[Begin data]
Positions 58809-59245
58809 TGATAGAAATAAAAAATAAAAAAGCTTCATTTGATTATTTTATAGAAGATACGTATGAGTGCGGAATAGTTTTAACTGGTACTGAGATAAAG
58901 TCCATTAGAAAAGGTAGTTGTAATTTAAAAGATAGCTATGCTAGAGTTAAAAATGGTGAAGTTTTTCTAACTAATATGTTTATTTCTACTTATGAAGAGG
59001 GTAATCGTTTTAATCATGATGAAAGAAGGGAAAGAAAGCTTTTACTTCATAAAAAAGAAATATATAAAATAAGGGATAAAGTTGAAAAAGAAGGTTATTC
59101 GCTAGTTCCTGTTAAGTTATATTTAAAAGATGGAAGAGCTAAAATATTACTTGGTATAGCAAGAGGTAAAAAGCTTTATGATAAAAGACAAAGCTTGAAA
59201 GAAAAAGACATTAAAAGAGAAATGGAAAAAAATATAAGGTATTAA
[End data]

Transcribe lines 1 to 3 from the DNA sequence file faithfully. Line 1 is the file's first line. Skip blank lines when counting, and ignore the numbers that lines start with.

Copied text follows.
Positions 58809-59245
58809 TGATAGAAATAAAAAATAAAAAAGCTTCATTTGATTATTTTATAGAAGATACGTATGAGTGCGGAATAGTTTTAACTGGTACTGAGATAAAG
58901 TCCATTAGAAAAGGTAGTTGTAATTTAAAAGATAGCTATGCTAGAGTTAAAAATGGTGAAGTTTTTCTAACTAATATGTTTATTTCTACTTATGAAGAGG